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Friday, March 18, 2016

What America Thinks: Ideological Business As Usual on the Supreme Court?

President Obama announced on Wednesday his nomination of federal appellate Judge Merrick Garland to replace the late Antonin Scalia on the U.S. Supreme Court. The president called Garland a “centrist,” but conservatives and most Republicans quickly disagreed. A New York Times analysis of Garland's record places him to the right of Justices Ruth Bader Ginsburg and Sonia Sotomayor but to the left of Justices Elena Kagan and Stephen Breyer, all of whom are generally regarded as judicial liberals.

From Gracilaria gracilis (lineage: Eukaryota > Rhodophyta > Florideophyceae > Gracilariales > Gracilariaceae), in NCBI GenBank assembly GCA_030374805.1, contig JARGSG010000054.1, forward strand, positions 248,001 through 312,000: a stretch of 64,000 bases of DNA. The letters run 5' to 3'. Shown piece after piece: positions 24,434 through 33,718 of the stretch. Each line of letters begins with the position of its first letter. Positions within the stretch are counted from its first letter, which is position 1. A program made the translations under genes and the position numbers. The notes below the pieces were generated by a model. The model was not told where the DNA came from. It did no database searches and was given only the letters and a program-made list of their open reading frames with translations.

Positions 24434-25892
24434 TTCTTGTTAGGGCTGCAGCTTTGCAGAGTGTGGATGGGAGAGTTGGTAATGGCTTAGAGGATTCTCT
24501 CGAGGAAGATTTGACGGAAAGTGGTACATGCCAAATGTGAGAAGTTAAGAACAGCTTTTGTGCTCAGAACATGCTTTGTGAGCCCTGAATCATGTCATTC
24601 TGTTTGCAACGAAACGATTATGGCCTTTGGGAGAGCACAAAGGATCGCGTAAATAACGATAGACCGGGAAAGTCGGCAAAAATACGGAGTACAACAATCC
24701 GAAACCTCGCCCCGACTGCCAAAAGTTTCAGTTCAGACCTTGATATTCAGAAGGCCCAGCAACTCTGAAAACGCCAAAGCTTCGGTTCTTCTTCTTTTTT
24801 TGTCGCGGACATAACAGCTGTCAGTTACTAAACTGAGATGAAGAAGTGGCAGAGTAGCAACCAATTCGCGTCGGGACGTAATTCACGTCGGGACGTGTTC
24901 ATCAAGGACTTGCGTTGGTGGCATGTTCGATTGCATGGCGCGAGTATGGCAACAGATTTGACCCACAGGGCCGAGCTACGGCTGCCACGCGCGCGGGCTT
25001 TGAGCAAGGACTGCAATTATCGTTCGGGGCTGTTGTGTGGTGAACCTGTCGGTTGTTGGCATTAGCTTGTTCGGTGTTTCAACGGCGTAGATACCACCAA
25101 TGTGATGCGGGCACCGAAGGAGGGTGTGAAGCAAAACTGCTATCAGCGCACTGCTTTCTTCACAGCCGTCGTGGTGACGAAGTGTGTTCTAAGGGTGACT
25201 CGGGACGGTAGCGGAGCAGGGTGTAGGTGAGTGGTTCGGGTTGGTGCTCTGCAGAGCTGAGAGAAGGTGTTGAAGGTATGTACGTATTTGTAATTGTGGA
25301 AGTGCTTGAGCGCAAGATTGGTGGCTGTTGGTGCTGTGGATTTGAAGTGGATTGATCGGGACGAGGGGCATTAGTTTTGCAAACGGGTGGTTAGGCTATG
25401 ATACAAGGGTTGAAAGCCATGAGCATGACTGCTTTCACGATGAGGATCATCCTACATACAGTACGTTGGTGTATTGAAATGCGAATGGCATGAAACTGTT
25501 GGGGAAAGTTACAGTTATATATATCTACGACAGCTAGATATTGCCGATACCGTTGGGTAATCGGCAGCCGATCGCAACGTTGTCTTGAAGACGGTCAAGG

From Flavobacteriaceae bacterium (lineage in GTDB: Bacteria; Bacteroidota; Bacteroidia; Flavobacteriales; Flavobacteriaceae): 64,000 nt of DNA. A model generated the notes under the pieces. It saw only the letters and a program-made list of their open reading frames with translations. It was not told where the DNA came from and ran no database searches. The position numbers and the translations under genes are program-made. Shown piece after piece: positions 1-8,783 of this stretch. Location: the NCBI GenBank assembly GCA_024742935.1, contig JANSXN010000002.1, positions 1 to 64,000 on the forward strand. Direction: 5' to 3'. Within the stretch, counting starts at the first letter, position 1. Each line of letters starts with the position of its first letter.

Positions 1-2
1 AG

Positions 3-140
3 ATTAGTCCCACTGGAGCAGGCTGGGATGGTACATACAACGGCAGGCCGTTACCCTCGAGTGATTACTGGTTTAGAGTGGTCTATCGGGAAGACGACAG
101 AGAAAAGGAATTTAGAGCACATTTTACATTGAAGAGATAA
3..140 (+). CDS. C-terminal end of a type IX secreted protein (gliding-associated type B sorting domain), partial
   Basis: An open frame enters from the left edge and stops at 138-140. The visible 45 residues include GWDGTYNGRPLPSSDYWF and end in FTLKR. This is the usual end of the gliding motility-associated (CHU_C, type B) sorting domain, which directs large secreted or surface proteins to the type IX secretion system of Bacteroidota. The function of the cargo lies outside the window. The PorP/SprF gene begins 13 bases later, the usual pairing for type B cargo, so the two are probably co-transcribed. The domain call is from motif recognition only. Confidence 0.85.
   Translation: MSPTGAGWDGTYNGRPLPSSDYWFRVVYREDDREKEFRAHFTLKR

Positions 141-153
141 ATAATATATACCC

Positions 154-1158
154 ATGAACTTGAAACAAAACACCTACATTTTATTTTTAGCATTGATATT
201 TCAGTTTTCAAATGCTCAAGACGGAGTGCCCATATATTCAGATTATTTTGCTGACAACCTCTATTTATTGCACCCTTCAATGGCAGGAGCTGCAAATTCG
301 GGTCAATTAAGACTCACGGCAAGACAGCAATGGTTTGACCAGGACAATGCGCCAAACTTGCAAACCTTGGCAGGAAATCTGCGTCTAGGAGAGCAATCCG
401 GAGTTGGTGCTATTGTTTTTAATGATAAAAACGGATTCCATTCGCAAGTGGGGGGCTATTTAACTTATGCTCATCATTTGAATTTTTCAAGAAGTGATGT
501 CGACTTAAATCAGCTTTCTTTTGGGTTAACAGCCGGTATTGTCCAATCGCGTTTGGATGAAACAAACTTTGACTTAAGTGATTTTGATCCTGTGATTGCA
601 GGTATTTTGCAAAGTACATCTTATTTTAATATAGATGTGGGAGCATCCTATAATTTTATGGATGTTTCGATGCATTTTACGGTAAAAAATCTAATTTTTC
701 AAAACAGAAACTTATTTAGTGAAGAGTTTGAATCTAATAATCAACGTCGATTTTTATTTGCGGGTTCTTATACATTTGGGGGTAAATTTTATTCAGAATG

Voters in surveys for years have been more likely to describe the high court as too liberal rather than as too conservative. Scalia was the court's strongest judicial conservative, so any newcomer nominated by the president isn't likely to change that overall perception.

One-in-three voters (33%) now believe the court is ideologically too far to the left, while 24% think it tacks too far to the right. Just one-third (33%) describe the Supreme Court's overall ideology as about right.